Origen is also involved when Pico seeks to show that the writings of ancient Christians acknowledged Kabbalists. According to Pico, because it [End Page 356] is generally very rare to find explicit references to any Jewish master in the Christian tradition, it is not surprising that the authors of the Kabbalah are never mentioned. Origen is the only author, to Pico’s knowledge, who quotes a Hebrew rabbi by name: the patriarch Huillo.47 He also argued that Origen, along with Eusebius and Clement of Alexandria, often referred generically to “Jews” when trying to corroborate their statements. In the eyes of Pico, for chronological and structural reasons these references could not be allusions to the other Jewish interpretive schools, the Talmudists and the philosophers (about whom Pico, like his Christian colleagues, had only a vague and often incorrect chronological sense). So, for Pico, when these authors referred to “Jews” in their writing, they had the Kabbalists in mind.48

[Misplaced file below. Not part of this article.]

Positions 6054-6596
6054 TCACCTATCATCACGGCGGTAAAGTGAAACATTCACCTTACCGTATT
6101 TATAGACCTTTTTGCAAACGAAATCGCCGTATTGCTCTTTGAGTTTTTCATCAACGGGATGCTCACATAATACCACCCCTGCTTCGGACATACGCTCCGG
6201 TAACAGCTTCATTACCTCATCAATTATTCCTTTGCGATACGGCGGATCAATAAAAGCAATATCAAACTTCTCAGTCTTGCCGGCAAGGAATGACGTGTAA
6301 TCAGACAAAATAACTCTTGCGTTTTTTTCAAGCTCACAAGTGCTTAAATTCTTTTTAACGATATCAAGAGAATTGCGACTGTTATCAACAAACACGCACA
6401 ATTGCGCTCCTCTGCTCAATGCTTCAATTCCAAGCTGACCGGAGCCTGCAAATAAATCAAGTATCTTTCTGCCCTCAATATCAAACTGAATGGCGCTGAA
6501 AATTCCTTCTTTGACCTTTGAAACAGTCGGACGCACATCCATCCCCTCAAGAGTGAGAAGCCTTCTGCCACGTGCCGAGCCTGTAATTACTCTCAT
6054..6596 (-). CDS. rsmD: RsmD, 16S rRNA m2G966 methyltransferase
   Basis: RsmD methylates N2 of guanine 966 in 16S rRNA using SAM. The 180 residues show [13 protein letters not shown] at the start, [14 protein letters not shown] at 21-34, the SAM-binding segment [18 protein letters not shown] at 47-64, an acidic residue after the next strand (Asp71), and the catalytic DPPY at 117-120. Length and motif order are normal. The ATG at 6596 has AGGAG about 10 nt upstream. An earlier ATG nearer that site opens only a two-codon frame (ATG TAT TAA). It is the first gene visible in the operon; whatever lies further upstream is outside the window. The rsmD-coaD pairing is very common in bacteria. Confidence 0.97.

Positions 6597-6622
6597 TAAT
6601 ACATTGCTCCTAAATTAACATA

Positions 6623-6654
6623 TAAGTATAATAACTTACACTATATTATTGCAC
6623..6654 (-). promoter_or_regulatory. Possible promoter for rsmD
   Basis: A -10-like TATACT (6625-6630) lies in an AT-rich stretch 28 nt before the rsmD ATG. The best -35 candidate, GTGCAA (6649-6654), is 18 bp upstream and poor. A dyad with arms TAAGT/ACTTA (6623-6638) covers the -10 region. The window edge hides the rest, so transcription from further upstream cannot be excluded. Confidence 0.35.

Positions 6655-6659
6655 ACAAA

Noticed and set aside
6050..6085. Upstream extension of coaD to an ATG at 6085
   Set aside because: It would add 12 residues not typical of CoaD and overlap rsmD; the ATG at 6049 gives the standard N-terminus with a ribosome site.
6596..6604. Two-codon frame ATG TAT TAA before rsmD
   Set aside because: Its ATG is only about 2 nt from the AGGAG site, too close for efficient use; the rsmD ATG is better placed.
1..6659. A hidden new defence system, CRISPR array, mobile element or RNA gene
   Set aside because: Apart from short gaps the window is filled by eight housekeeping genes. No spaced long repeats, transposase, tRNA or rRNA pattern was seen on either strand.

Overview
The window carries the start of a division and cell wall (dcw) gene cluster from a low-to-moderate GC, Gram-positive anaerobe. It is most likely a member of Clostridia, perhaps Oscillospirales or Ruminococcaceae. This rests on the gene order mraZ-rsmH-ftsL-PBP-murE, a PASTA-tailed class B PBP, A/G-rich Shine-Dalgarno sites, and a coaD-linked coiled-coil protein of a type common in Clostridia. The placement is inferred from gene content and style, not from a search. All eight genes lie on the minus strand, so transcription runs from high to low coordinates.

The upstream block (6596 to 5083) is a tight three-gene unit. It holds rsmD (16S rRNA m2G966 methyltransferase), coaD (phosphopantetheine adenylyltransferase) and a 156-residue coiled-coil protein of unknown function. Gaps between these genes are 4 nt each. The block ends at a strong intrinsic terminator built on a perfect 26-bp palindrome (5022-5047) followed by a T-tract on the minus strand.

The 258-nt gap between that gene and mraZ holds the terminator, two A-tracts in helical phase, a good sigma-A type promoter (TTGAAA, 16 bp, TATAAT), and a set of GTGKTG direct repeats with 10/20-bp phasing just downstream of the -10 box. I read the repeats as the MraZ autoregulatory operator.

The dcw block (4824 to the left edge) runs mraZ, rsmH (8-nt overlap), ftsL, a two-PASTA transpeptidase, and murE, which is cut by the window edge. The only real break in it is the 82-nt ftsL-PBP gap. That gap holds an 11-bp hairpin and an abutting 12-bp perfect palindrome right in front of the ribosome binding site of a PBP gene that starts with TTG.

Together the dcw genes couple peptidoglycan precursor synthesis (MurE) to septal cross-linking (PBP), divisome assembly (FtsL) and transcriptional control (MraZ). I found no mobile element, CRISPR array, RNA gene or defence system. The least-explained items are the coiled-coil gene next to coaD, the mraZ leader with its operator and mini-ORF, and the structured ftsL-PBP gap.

These two examples—Origen clarifying Jewish stubbornness and validating the existence of Kabbalists through his writings—might seem minor and historical pieces of evidence. Yet Pico’s use of Origen as support in these crucial pages goes beyond the merely doxographic. Origen is fundamental for Pico in confirming the existence of the Kabbalah during antiquity, in explaining the presence of esotericism in the Christian tradition, and in offering the reason why the Jews were said not to have understood their own texts. Each of his references to Origen leads to mutually related pivotal problems: the philosophical question of res/verba for the foundation of a semi-naturalistic theory of language; the connection between the genesis of the Kabbalah and the Pauline letter/spirit dichotomy (which has been considered the core of Pico’s argumentative structure);49 and, finally, the identification of the Kabbalah with the anagogical sense, which explained not only the failure of the Jews to convert but also the legitimacy of Christian exegesis. In none of the other sources quoted by Pico is the relationship among these three points so strongly connected. Despite the authority of Paul, the crucial place of Ezra as scribe of the apocryphal book,50 and the extensive quotations from Hilary, Origen plays the key role in Pico’s version of the Kabbalah: he is simultaneously a Platonic interpreter, a master of an esoteric Christian tradition, and the ideal biblical exegete.